I'm not a big fan of HDR photography....

Scott ButnerScott Butner Senior MemberPosts: 3,918 Senior Member
....but once in a while it's fun to play with.

I've been providing some photo services to a friend who is restoring a 115 year old hotel in Walla Walla (about 45 miles from here) and turning it into an art/performance space. First step is to turn the lobby area into a performance space for musicians -- last week was the debut performance by the Michael Kaeshammer Trio (look him up on Youtube -- pretty amazing pianist) -- this week's performance was a debut concert by a young man named Campbell Davis who's a remarkably good songwriter for a 16 year old. His debut CD had all the members of new-grass band Mountain Heart appear on it, and they flew up from Nashville to serve as his backup band for the show. (BTW, I also watched this kid open the show for Ziggy Marley a couple of years ago -- at age 14 -- and blow away the house).

Anyway, here's some pics from the hotel lobby -- a month ago this place was loose plaster, broken moldings, and dust. The team did an amazing job of renovation. Looking forward to the spring when I will have an exhibit of my own work there.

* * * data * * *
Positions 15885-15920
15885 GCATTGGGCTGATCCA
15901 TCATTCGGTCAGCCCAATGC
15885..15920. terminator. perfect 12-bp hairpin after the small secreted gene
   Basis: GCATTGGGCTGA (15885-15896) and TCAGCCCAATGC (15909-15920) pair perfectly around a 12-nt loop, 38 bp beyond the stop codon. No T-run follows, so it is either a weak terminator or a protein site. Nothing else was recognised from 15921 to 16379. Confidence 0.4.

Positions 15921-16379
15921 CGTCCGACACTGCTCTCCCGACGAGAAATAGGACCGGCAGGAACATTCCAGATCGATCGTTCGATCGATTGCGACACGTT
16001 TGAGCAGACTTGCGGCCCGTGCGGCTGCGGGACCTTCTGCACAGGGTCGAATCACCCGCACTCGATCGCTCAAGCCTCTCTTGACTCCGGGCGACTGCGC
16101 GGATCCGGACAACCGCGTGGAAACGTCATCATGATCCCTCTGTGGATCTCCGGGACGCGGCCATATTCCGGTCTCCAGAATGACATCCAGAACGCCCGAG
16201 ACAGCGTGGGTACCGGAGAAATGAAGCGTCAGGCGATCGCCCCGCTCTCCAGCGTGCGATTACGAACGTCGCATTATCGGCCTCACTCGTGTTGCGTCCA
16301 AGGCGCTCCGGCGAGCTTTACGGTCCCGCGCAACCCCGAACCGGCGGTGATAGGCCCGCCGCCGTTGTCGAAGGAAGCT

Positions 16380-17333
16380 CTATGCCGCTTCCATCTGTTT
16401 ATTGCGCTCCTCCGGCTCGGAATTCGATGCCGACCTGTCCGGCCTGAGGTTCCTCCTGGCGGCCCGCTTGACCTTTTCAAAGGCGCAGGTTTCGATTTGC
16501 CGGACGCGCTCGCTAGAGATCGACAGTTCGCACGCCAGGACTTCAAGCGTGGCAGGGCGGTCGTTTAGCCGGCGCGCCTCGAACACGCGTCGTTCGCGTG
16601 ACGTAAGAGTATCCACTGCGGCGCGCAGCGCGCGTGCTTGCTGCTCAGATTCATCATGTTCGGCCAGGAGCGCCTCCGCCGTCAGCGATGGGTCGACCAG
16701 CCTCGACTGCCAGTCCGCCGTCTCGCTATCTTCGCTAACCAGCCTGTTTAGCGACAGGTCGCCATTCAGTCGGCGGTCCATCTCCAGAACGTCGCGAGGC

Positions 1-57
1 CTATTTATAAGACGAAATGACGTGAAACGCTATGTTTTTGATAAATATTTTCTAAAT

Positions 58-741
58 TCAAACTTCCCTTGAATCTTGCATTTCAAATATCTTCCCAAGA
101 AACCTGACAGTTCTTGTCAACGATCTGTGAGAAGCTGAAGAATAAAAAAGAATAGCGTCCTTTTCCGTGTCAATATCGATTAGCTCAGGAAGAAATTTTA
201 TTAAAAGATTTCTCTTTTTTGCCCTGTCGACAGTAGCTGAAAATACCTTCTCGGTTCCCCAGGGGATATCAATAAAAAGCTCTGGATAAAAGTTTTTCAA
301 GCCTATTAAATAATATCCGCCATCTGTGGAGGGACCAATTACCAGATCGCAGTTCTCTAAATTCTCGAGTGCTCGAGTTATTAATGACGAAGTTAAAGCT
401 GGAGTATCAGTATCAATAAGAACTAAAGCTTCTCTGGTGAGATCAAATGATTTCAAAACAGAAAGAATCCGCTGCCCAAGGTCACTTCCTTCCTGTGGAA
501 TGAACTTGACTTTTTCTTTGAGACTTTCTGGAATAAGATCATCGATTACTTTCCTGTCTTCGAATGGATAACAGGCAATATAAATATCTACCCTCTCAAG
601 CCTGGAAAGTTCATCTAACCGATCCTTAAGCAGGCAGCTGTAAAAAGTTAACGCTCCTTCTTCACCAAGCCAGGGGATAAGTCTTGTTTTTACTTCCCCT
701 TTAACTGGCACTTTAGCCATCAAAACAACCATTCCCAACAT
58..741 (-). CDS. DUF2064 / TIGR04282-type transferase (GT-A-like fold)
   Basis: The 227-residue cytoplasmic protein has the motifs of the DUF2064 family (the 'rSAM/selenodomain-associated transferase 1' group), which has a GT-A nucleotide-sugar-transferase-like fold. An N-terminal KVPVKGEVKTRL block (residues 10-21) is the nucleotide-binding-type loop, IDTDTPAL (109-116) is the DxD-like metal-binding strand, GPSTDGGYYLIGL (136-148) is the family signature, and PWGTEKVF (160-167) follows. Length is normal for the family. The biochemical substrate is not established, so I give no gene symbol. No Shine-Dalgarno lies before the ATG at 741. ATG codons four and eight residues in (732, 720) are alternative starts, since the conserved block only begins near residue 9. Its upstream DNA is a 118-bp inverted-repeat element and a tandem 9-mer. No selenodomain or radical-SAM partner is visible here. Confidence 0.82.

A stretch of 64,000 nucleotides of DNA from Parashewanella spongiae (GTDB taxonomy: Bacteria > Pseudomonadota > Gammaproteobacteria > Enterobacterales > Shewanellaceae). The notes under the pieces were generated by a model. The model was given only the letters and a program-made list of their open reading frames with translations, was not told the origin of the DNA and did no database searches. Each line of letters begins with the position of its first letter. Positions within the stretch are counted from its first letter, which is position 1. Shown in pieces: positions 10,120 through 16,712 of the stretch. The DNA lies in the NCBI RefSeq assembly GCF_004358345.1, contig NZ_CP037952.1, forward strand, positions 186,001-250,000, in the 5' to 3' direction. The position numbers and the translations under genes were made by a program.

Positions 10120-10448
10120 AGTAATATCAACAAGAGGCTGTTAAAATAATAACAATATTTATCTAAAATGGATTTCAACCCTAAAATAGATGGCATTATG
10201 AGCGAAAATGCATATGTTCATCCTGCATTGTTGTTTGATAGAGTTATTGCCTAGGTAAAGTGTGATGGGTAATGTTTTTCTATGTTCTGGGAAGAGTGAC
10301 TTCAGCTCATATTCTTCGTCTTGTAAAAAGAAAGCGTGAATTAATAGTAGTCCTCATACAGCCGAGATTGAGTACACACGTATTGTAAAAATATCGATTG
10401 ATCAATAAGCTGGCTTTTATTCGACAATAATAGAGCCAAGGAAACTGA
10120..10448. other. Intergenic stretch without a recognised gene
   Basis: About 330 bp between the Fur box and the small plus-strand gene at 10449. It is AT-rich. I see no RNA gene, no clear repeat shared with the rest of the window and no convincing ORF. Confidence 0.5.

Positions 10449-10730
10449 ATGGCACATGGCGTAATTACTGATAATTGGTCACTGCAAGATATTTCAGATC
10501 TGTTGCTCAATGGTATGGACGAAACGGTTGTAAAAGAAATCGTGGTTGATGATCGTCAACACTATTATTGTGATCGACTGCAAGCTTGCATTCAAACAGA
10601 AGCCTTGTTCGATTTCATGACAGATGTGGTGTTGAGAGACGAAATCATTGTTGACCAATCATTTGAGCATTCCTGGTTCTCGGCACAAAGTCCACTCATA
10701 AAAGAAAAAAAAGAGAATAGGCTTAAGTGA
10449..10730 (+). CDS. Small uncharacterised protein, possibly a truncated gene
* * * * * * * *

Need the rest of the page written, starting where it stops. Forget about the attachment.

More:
BTW, the first of these is a classic HDR photo, three exposures, compiled in Photomatix. The others are psuedo HDR -- taking advantage of the bit depth of the Nikon and then manipulating the heck out of them in Lightroom but still using only a single image as a starting point.

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DSC_4515_6_7 by Scott Butner, on Flickr

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DSC_4523 by Scott Butner, on Flickr

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DSC_4632 by Scott Butner, on Flickr

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DSC_4550 by Scott Butner, on Flickr

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DSC_4628 by Scott Butner, on Flickr

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DSC_5040 by Scott Butner, on Flickr

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DSC_5037 by Scott Butner, on Flickr

10896165403_9860a46b69_b.jpg
DSC_5342 by Scott Butner, on Flickr

Replies

  • ricinusricinus Senior Member Posts: 6,214 Senior Member
    It certainly gives a different effect, the first picture is almost 3D.. Not sure which effect I would prefer..

    Nice job anyways,

    Mike
    My new goal in life is to become an Alter Kaker...
  • Don NewtonDon Newton Senior Member Posts: 431 Senior Member
    HDR photography would certainly help with "critterating". The only problem would be keeping the critters still long enough to get the exposures needed. Pseudo HDR has potential for me. I'll study it and see what I can bring out! THANKS, Scott!
  • NZ IndicatorNZ Indicator Senior Member Posts: 10,105 Senior Member
    I really like it. Especially that first one.
  • WetdogWetdog Senior Member Posts: 5,149 Senior Member
    it is fun to play with. Even I've tried it just to see....but..... It can work real well in some photo manipulation.